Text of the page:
President Bush's more ambitious effort to open new government programs to religious groups is off the table--at least for now-- derailed by questions about its constitutionality and eclipsed by the terror attacks. It passed the House but has been stalled in the Senate since the summer.
White House domestic policy adviser John Bridgeland said Bush still supports the broader plan but is willing to push the scaled-backed version, whose elements enjoy widespread support in Congress. "This is where the consensus is with the Senate," he said.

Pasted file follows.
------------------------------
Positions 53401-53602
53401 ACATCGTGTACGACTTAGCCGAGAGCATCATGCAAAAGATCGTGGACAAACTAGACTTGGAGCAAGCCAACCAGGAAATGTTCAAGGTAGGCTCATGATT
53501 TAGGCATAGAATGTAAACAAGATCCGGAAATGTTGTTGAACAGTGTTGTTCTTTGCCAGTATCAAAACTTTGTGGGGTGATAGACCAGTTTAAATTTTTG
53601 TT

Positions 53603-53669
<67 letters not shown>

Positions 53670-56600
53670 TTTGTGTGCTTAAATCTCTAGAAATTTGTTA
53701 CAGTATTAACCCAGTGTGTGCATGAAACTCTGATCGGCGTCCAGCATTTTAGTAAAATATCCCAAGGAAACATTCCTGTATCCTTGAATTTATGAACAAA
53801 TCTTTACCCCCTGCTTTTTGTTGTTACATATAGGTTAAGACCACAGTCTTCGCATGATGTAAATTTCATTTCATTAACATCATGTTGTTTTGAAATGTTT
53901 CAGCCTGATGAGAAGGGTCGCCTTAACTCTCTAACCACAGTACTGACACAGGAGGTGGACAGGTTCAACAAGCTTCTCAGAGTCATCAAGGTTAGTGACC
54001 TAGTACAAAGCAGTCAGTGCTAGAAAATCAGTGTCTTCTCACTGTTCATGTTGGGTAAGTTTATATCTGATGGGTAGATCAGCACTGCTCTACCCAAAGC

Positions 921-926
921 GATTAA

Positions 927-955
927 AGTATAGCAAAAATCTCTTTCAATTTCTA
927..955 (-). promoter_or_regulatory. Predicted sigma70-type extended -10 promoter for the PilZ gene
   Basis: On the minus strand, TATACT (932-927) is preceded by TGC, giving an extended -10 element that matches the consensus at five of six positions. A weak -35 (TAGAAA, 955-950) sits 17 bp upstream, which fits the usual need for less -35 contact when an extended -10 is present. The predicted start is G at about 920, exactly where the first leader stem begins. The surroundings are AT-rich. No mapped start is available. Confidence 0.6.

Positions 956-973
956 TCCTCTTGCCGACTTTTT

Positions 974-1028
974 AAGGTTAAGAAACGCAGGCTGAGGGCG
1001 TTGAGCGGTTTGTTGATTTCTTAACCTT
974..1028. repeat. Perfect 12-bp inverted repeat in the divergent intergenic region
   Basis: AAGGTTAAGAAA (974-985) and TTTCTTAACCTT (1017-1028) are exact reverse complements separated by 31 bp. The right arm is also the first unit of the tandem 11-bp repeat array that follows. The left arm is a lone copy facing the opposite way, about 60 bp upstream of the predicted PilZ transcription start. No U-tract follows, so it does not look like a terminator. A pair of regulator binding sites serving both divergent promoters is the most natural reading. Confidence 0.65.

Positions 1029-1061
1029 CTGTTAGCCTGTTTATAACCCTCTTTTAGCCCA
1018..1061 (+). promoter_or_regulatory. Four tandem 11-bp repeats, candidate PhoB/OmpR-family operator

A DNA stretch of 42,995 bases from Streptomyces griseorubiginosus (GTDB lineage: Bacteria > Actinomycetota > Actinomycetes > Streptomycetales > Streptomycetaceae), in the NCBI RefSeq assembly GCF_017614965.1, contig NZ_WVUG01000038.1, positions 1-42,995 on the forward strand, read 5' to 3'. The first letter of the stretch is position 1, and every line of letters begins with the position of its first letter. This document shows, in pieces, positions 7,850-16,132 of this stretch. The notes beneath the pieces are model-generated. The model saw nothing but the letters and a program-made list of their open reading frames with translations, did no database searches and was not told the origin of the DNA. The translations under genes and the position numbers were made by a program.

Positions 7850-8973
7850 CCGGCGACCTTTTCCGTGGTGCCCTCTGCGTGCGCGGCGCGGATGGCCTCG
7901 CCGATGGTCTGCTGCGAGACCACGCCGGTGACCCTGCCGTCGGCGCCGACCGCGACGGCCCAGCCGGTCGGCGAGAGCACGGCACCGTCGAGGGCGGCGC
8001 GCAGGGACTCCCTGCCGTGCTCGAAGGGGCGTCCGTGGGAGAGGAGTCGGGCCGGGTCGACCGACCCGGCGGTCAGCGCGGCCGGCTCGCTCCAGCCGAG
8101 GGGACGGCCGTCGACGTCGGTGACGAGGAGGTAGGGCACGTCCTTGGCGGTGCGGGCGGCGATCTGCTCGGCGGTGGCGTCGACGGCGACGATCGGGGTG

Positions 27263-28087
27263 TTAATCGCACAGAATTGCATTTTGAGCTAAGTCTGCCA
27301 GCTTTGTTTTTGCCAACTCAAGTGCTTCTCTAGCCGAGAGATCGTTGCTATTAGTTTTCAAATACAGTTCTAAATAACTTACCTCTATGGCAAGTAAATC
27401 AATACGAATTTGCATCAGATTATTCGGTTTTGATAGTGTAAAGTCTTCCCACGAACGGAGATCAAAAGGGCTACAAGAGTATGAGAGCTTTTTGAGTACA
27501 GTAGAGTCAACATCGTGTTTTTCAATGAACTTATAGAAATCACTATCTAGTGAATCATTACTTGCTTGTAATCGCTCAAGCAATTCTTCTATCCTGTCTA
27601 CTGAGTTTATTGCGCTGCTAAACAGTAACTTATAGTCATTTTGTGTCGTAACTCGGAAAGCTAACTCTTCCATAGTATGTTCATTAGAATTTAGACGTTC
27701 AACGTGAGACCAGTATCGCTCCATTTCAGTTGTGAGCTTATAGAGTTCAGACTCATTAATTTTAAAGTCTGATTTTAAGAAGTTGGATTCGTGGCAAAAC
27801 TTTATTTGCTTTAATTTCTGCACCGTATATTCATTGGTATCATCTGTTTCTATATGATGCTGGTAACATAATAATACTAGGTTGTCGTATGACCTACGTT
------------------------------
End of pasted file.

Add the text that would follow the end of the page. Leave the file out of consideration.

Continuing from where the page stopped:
Among other things, the revised package would give taxpayers who do not itemize deductions a new break for giving money to either religious or secular charitable organizations.